High blood sugar damages your blood vessels and, ultimately, leads to health conditions such as:

  • Heart disease
  • Kidney disease
  • Stroke
  • Vision problems

"What this means is that most people don't need to worry so much about the symptoms of postprandial hyperglycemia, but if you frequently engage in eating behaviors that spike your blood sugar, it could eventually lead to the development of type 2 diabetes," says Dr. Saint Andre. "People who have diabetes, on the other hand, will need to take postprandial hyperglycemia much more seriously because it's much easier for your blood sugar to rise to unhealthy levels and for more serious immediate and long-term consequences to occur."

Can you avoid a sugar hangover?

It's hard to choose a piece of fruit over a handful of cookies for dessert night after night. Just as it's hard to order the drip coffee instead of a pumpkin spice latte most days of the week. And it's really hard to avoid binging on those fun-size candy bars leftover from Halloween.

But, when you do decide to indulge, is a sugar hangover always a guarantee?

Dr. Saint Andre shares four tips for avoiding sugar hangovers:

1. Don't overdo it

It goes without saying, but we'll say it anyway: The most effective way to prevent a sugar hangover is to avoid overdoing it on the foods that are the most likely to cause a blood sugar spike — namely, added sugars and simple carbs.

"In a 2,000-calorie diet, only about 900 of your calories should come from carbohydrates. In addition, it's best if the majority of these carbohydrates are complex carbs, such as vegetables, whole grains and legumes, and not the simple carbs that can easily spike your blood sugar," says Dr. Saint Andre. "If you do decide to indulge, that's ok! Just know that doing so frequently can have long-term consequences."

2. Balance your meal

Foods high in sugar and/or simple carbs are more quickly digested, and the resulting glucose is more rapidly absorbed into your bloodstream. However, adding other nutrients to your meal can help slow this process down.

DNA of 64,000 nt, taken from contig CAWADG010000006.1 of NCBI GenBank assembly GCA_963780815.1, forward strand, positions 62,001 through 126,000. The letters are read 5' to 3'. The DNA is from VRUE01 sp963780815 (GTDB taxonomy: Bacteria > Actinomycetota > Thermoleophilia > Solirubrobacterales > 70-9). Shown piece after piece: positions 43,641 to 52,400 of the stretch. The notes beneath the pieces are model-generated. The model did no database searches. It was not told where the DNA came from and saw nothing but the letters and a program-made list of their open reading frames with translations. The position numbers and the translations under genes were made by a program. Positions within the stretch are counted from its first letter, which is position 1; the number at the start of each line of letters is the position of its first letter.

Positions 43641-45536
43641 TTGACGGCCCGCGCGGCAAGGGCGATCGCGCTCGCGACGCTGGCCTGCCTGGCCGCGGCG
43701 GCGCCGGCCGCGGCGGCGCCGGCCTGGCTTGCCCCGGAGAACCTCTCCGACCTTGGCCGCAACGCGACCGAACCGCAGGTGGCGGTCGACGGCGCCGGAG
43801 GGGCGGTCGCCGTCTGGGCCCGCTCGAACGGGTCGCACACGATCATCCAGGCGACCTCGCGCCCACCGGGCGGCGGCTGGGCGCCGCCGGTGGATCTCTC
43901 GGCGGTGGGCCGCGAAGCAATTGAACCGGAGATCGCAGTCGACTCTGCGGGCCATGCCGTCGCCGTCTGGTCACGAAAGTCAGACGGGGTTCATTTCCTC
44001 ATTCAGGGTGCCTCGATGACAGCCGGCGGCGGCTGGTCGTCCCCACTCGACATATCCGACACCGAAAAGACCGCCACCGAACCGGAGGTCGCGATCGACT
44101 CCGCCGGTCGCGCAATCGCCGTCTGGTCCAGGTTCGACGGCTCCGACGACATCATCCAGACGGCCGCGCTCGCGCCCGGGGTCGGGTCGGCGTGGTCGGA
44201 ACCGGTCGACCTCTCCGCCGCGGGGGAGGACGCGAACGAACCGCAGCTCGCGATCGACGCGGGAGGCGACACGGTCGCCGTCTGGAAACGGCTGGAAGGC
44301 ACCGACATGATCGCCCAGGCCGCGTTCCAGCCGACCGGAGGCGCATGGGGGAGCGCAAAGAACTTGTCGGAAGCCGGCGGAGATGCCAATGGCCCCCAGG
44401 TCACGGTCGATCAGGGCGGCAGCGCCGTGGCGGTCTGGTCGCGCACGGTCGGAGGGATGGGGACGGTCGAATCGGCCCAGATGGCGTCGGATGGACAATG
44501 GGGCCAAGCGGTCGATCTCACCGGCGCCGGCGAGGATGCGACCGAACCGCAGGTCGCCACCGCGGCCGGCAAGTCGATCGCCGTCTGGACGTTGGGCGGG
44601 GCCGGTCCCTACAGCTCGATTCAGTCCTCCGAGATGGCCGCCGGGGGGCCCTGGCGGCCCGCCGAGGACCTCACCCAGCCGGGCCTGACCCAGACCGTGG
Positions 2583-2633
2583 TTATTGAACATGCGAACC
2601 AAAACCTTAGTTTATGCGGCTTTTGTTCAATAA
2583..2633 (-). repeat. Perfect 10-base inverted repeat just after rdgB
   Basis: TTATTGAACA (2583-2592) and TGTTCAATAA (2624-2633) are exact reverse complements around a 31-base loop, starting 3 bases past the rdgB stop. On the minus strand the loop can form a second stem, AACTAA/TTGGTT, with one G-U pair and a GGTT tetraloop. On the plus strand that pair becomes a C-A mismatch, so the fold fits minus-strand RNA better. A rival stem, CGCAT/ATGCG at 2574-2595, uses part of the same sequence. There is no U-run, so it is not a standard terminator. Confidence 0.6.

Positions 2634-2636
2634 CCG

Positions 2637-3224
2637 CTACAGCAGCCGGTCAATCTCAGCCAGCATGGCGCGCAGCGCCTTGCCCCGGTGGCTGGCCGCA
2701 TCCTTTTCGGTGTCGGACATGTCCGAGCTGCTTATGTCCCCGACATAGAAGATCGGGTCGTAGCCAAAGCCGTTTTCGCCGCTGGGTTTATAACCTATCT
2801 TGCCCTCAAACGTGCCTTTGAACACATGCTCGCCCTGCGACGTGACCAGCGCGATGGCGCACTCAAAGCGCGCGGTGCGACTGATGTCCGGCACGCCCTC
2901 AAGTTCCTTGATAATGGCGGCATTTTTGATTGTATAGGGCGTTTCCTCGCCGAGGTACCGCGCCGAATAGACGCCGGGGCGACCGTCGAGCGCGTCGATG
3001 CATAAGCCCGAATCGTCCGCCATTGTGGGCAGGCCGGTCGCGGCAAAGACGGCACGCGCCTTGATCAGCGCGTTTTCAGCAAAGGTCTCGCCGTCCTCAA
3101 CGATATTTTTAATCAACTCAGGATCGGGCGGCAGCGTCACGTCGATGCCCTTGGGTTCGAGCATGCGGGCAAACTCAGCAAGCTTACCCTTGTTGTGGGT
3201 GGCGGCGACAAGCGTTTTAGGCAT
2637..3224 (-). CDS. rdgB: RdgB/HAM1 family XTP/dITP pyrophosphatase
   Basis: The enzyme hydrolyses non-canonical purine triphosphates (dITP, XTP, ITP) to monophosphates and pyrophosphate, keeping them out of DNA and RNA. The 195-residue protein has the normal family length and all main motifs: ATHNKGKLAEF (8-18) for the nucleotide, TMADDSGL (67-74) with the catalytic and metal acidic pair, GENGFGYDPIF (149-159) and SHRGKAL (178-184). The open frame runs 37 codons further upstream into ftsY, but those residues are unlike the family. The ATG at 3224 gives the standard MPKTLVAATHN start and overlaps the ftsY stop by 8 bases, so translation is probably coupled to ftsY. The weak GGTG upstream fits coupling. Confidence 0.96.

"If you know you're about to eat something that's high in sugar or simple carbs, adding in some fiber, protein or healthy fat can help your body more slowly absorb the resulting glucose — leading to a more gradual increase in your blood sugar rather than a blood sugar spike," explains Dr. Saint Andre.

3. Leverage the glycemic index

The term glycemic index gets tossed around a lot in relation to managing diabetes, but it's actually a really helpful tool for everyone to consider.

"Glycemic index is a measurement that can help you understand whether a carbohydrate raises your blood sugar rapidly or more gradually. To prevent a blood sugar spike, choose carbs that cause gradual increases in your blood sugar, rather than rapid ones," explains Dr. Saint Andre. "The lower the glycemic index, the more gradually the carb will raise your blood sugar. The higher the glycemic index, the likelier a carb is to cause a blood sugar spike."

4. Stay hydrated

Hyperglycemia is, essentially, an osmolality problem. Osmolality relates to how much substance is dissolved into another substance. In the case of high blood sugar, the osmolality problem is that there's too much sugar dissolved in your blood.

"When you have a higher concentration of glucose in your bloodstream than usual, your blood becomes hyperosmolar," says Dr. Saint Andre. "Being dehydrated can make it even easier for your blood to become hyperosmolar, since there's less fluid in your blood to help dilute the extra glucose."

This means that staying hydrated can increase your chances of keeping your blood sugar levels as low as possible while eating something high in sugar or simple carbs.

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Categories: Tips to Live By